On the other hand, “finding” does not rhyme with “trying” or “crying,” because the stressed syllables — “find” and “try” — don’t rhyme. “Finding” rhymes with “binding,” because “find” rhymes with “bind.” And you can’t pretend words are accented differently from how they really are, just because you’ve changed them in your head: You can’t decide to pronounce it “hemorRHOID” so it’ll rhyme with “my Droid” (that’s from an actual entry).

Remember that rhymes are determined by sound, not spelling. “Loser” rhymes with “cruiser” but not with “poser.” Tinkering with spelling for humorous effect is optional, as in “Dracula” and “vernacula,” as ace limerician Hugh Thirlway has done.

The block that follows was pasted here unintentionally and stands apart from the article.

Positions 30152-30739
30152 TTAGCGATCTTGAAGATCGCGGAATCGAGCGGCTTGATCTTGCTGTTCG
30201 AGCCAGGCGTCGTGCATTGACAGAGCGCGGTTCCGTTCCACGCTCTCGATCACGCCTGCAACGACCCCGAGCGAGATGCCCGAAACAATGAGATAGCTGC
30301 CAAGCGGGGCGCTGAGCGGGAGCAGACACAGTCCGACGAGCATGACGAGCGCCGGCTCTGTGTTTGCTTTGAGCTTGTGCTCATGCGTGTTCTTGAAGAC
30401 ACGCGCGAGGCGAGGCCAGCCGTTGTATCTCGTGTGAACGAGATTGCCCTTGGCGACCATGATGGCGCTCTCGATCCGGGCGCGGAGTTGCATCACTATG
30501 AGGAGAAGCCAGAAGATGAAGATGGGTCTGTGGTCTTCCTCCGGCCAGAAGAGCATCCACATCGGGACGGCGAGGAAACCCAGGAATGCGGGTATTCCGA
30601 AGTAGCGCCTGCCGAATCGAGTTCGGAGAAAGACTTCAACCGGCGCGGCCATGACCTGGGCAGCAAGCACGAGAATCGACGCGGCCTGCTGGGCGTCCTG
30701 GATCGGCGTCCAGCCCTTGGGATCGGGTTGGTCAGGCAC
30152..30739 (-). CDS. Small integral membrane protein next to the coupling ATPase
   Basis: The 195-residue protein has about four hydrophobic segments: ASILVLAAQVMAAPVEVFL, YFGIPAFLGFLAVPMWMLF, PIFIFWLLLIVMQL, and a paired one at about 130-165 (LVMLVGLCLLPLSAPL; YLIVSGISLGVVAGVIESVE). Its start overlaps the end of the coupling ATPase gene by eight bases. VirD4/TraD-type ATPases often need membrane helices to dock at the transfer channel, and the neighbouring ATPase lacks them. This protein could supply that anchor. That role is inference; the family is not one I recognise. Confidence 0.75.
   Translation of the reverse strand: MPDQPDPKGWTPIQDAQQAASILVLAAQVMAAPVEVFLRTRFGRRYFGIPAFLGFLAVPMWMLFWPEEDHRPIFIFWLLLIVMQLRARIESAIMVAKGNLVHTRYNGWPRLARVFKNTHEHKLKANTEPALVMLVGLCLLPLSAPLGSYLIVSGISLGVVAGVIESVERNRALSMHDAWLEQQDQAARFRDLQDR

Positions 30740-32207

The Invitational is a humor contest, and so we want our limericks to be clever and funny in addition to defining or illustrating the dictionary word (that’s not a requirement for the OEDILF, however). The best of our limericks build to a punch line, a clever ending. Barbed “dark” satire with a bitter tone counts in our book as humor if it’s cleverly done, just as an angry political cartoon would. Puns and other wordplay are a good way to get ink.

As with all Style Invitational contests, we don’t want work that’s been published elsewhere, including online. It’s probably okay, though, if you’ve just shared your limerick with friends on your Facebook page, at a party, etc. If you’re not sure about whether it’s kosher for this contest, go ahead and send it to me, but note where people might have already seen it.

There are always exceptions